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Independent of the Individuals with Disabilities Education Act (IDEA), Minnesota has adopted an "open enrollment" process that allows a parent to enroll a student in a school outside of the student's local district.The Eighth Circuit held that the IDEA does not require a school district that enrolls a nonresident student like M.N.B. to provide transportation between the student's home and the school district where her parent has chosen to enroll her. The court saw nothing in the IDEA that provides clear notice to a state that it must cover transportation expenses when a student's travel is the result of a parent's choice under an open enrollment program. Therefore, under the circumstances presented here, the court concluded that the IDEA does not require the Osseo District to reimburse M.N.B.'s parent for the cost of transportation between her home and the border of the Osseo District. The court reversed the district court's grant of summary judgment in favor of M.N.B. View "Osseo Area Schools v. M.N.B." on Justia Law

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Speech First challenged University of Illinois policies that allegedly impermissibly chill the speech of its student members. The Bias Assessment and Response Team (BART) responds to reports of bias-motivated incidents. Most students contacted by BART either do not respond or decline to meet; they suffer no consequences. If a student agrees to meet, BART staff explains that the student's conduct drew attention and gives the student an opportunity to reflect upon her behavior. BART’s reports are not referred to the University Police. The University Housing Bias Incident Protocol addresses bias-motivated incidents committed within University housing. There are no sanctions or discipline associated with a reported incident. When a student breaches his housing contract or violates University policy, there is a separate disciplinary process. Expression of the views described in the complaint would not contravene housing contracts nor violate any University policies. Individuals subject to student discipline may be subject to “No Contact Directives” (NCDs) and prohibited from communication with identified parties. NCDs do not constitute disciplinary findings and are not part of the students’ official disciplinary records. An NCD does not prohibit the student from talking or writing about the other. The University has not investigated or punished any members of Speech First under any of the challenged policies.The Seventh Circuit affirmed the denial of a preliminary injunction. Speech First failed to demonstrate that its members face a credible fear that they will face discipline on the basis of their speech as a result of the policies. View "Speech First, Inc. v. Killeen" on Justia Law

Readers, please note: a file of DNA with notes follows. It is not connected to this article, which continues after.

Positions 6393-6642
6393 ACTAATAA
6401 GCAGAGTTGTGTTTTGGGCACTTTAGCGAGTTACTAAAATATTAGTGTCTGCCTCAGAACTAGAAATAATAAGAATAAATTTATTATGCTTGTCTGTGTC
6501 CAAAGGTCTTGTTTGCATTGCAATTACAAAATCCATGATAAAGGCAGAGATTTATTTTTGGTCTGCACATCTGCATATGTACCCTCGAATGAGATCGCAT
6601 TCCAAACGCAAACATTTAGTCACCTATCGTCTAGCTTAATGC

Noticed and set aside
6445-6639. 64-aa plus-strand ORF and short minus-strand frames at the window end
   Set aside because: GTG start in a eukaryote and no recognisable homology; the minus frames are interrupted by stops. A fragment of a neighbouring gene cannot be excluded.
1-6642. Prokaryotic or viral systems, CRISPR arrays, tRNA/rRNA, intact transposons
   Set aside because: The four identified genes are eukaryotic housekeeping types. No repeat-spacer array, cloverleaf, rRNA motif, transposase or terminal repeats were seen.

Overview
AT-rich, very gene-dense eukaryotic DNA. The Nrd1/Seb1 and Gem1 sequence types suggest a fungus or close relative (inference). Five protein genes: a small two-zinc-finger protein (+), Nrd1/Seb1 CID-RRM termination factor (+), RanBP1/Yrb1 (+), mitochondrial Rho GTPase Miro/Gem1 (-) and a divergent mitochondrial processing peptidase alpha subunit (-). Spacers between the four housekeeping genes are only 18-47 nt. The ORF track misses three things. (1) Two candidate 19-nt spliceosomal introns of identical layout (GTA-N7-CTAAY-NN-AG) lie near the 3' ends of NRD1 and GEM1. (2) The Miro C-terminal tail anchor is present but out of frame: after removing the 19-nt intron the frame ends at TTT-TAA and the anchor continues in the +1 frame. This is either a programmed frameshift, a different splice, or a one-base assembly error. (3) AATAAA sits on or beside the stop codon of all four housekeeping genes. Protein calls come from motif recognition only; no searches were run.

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Navient sells student loans to borrowers and services and collects on student loans. Its “subprime loans,” which had high variable interest rates and origination fees, benefited schools by maximizing enrollment. Student borrowers were not informed that the loans had a high likelihood of default. In 2000-2007, 68-87% of Navient’s high-risk loans defaulted. Navient allegedly steered borrowers into consecutive forbearances after they had demonstrated a long-term inability to repay their loans. Navient would sometimes place borrowers in forbearance even though they would have qualified for $0 per month payments in an Income-Driven Repayment (IDR) plan. In 2011-2015, more than 60% of Navient’s borrowers who enrolled in IDR plans failed timely to renew their enrollment, allegedly because of deficient notifications. Navient also allegedly made misrepresentations concerning releases for cosigners and misapplied payments, resulting in borrowers and cosigners being improperly charged late fees and increased interest.Pennsylvania sued Navient under the Consumer Financial Protection Act, 12 U.S.C. 5552, and the state’s Unfair Trade Practices and Consumer Protection Law. Nine months earlier, the Consumer Financial Protection Bureau and the states of Illinois and Washington had filed similar lawsuits. The Third Circuit affirmed the denial of a motion to dismiss. The federal Act permits concurrent action. The Higher Education Act, 20 U.S.C. 1001, preempts state law claims based on failures to disclose required information but does not preempt claims based on affirmative misrepresentations. View "Commonwealth of Pennsylvania v. Navient Corp" on Justia Law